MAINE–(ENEWSPF)–September 20, 2012.
Many rats fed with corn that was genetically modified to resist the weed killer known as Roundup developed tumors within two years.
The latest scientific study linking the weed killer known as Roundup to cancer and other negative health impacts has put the French government on high alert, according to a report published yesterday.
The study, published by a team of French scientists led by Gilles-Eric Seralini at the University of Caen in Normandy, found that many rats fed with corn genetically modified to resist Roundup — or exposed directly to the world’s most common weedkiller — developed cancerous tumors. This time, according to the scientists, the results examined the full lifecycle effects of Roundup rather than short-term impacts.
“For the first time ever, a (genetically modified) organism and an herbicide (Roundup) have been evaluated for their long-term impact on health, and more thoroughly than by governments or the industry,” Seralini said. “The results are alarming.”
The study (Seralini_et_al_final_paper (1)) was shown to “clearly demonstrate” that exposure to Roundup at levels well below published safety levels “induce sever hormone-dependent mammary, hepatic and kidney disturbances.” The French government immediately ordered its leading health organization to probe the study — and may ultimately ban importation of genetically modified corn from the United States.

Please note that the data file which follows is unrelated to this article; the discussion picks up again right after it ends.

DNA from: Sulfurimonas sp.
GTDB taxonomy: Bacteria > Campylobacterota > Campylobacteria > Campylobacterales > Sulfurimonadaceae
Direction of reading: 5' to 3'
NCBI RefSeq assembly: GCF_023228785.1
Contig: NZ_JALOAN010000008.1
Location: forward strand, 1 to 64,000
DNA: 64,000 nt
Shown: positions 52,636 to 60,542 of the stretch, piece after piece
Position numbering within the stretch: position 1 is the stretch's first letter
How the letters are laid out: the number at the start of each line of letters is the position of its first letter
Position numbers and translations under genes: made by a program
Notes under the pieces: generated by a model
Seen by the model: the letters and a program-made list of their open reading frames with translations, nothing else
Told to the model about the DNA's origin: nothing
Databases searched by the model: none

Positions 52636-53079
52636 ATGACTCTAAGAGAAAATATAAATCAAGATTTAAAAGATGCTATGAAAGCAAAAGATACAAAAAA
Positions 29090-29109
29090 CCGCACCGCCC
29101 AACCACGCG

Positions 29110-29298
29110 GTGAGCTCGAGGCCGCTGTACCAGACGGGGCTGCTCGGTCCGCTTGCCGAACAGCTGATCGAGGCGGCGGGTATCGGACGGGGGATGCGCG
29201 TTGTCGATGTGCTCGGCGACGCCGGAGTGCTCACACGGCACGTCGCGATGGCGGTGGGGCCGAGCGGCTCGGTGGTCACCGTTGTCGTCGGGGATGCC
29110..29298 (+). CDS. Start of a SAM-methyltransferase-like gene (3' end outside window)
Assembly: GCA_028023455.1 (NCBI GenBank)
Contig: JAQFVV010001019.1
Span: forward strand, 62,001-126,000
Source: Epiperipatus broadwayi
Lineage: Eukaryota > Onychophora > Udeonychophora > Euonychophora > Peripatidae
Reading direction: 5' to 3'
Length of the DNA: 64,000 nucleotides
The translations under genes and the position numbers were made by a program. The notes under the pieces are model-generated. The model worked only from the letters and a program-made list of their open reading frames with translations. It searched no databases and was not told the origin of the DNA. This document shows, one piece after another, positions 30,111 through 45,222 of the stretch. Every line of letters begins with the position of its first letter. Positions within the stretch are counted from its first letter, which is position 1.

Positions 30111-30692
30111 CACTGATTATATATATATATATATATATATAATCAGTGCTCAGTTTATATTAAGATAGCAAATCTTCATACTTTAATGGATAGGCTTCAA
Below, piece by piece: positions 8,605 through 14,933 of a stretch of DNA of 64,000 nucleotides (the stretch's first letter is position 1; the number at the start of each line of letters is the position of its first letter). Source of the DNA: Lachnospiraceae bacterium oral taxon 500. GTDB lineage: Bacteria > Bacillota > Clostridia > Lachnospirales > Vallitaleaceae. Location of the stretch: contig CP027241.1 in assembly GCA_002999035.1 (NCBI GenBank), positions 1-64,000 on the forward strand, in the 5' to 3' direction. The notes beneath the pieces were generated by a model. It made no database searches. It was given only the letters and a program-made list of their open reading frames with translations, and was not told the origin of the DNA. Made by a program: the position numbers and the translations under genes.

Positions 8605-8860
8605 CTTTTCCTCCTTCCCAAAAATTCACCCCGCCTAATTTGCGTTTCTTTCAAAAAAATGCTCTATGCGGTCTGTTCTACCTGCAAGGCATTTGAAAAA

“Based on the conclusion…, the government will ask the European authorities to take all necessary measures to protect human and animal health, measures that could go as far as an emergency suspension of imports of (genetically modified) maize in the European Union,” the French health, environment and farm ministries said in a joint statement.
Michael Antoniou, a molecular biologist at King’s College London, told the news agency Reuters, “I feel this data is strong enough to withdraw the marketing approval for this variety of GMO maize temporarily, until this study is followed up and repeated with larger number of animals to get the full statistical power that we want.”
While accounting for an estimated 80 percent of all the corn grown in the United States, genetically modified crops have not gained favor in Europe where most nations do not allow it to be grown. Voters in the state of California will consider Proposition 37 this fall, a law that would legally require genetically modified foods to be labeled.
Perhaps this new study will give proponents of the bill new impetus as they battle the tens of millions of dollars donated by America’s major food corporations.
Predictably, however, proponents of genetically modified food — including many connected to the U.S. government — denounced this new study as the news began circulating yesterday.
Henry I. Miller, founding director of the U.S. Food and Drug Administration’s Office of Biotechnology, called the Seralini study “rubbish,” according to a San Francisco newspaper.